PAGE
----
Researchers at the Massachusetts Institute of Technology (MIT) have developed a new graphene material that is one of the strongest in the world while also being lightweight in form.
The new graphene material is 10-times stronger than steel with only 5% of its density.
MIT researchers have designed the lightweight material by taking small flakes of graphene, previously considered one of the strongest forms of material in the world, and compressing and fusing them into a mesh-like structure that not only retains the material’s strength but the graphene remains porous.
The small flakes of graphene were compressed through a combination of heat and pressure; with this process producing a super strong, stable ‘coral-shaped’ structure with an enormous surface area in proportion to its volume.
The new material was made in the MIT labs using a high-resolution, multi-material 3-D printer. It was then mechanically tested for its tensile and compression properties and its mechanical response under loading measured. The results showed that the simulations created through MIT research team’s theoretical models matched closely with the results from the live experiments.
3D graphene a game changer
The new graphene material solves the age old problem in that while graphene in its 2D form was thought to be one of the strongest of all known materials, previous researchers had a hard time translating that 2D strength into useful 3D materials.
While two-dimensional materials such as graphene were extremely strong, because of their thinness they could not be used as 3D materials to create large structures such as buildings.
The new material addresses this problem by retaining this strength in a 3D object, paving the way for their use in creating large structures.
These findings were recently reported in a paper – The mechanics and design of a lightweight three-dimensional graphene assembly – written by the head of MIT’s Department of Civil and Environmental Engineering (CEE) Markus Buehler, as well as CEE research scientist Zhao Qin, graduate student Gang Seob Jung, and recent graduate Min Jeong Kang Meng.
Buehler highlighted the fact that the new material could be a game changer.
“They (2D materials) are not very useful for making 3D materials that could used in vehicles, buildings or devices,” he said. “What we’ve done is to realise the wish of translating these 2-D materials into three-dimensional structures.”
Potential applications for new graphene material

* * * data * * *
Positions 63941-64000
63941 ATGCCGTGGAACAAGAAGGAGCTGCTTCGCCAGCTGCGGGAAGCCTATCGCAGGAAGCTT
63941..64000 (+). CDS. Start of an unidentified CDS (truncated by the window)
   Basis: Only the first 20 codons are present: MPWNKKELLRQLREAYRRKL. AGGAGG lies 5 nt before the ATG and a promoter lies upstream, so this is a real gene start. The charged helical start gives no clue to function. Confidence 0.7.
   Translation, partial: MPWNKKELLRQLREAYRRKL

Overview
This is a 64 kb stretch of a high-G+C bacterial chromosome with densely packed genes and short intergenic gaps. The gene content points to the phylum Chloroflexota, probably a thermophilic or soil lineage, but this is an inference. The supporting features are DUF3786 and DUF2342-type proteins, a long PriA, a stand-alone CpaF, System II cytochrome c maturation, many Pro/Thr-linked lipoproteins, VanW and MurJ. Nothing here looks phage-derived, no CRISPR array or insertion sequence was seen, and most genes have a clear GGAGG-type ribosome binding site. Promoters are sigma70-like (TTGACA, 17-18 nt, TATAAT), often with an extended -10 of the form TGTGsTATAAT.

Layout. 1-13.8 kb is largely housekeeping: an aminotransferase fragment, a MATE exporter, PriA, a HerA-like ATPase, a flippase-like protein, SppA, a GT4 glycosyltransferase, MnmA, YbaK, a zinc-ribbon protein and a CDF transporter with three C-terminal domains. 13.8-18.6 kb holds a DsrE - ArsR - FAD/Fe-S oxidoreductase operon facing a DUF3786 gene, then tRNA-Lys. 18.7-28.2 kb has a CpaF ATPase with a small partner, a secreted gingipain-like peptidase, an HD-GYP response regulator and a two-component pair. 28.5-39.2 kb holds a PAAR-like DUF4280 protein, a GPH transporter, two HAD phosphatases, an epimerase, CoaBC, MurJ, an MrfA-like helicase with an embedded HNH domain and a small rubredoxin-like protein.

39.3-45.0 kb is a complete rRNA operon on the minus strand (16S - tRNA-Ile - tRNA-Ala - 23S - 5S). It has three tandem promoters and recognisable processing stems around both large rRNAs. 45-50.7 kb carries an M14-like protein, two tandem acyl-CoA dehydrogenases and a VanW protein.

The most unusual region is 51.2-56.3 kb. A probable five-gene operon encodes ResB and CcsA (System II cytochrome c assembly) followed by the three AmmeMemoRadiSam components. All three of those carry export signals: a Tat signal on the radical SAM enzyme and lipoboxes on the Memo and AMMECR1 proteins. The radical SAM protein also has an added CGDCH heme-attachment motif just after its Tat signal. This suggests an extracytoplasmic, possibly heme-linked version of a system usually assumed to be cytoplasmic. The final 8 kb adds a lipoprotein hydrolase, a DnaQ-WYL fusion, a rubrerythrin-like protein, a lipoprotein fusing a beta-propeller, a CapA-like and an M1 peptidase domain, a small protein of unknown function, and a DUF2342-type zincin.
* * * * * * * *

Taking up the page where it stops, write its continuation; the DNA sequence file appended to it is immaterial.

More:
Buhler said the new material developed by researchers at MIT could have a number of potential uses for objects that require both extreme strength while also being light in weight.
These things include the new material being applied to large-scale structural materials using the geometry discovered by the MIT research team.
Concrete for a large-scale structure such as a bridge or building might be made with this porous geometry, with the new 3-D material providing the compatible strength needed with only a fraction of the weight.
The new material might also be used in some filtration systems for water or chemical processing, due to its shape featuring many tiny pore spaces.
Style over substance
However, while the graphene material has been shown to be very strong, the new findings by the MIT research team show that the crucial aspect of the new 3D forms has more to do with their unusual geometrical configuration than with the material itself.
This suggests that similar strong and lightweight materials to that of graphene could be made from a variety of materials by creating similar geometric features.
“You could either use the real graphene material or use the geometry we discovered with other materials, like polymers or metals,” he said. “You can replace the material itself with anything, the geometry is the dominant factor. It’s something that has the potential to transfer to many things.”
However, while other research teams had hinted at the possibility of other lightweight but strong structures, they had failed to achieve this hypothetical ambition in laboratory testing.
By fusing graphene into a porous 3-D-form, the MIT team have solved the mystery of transferring such a strong 2D material into a lightweight 3D object, with the key to its development achieved by analysing the material’s behaviour down to the level of individual atoms within the structure, producing a mathematical framework that closely matches experimental observations.
Professor of Engineering at Brown University, Huajian Gao, said the MIT research resulting in the new 3-D form of graphene was inspiring.
“This is an inspiring study on the mechanics of 3D graphene assembly,” he said. “The combination of computational modeling with 3D-printing-based experiments used in this paper is a powerful new approach in engineering research.”
“It is impressive to see the scaling laws initially derived from nanoscale simulations resurface in macroscale experiments under the help of 3D printing. This work shows a promising direction of bringing the strength of 2D materials and the power of material architecture design together.”
The MIT research which developed the new 3D material was supported by the Office of Naval Research, the Department of Defense Multidisciplinary University Research Institute, and the BASF-North American Center for Research on Advanced Materials.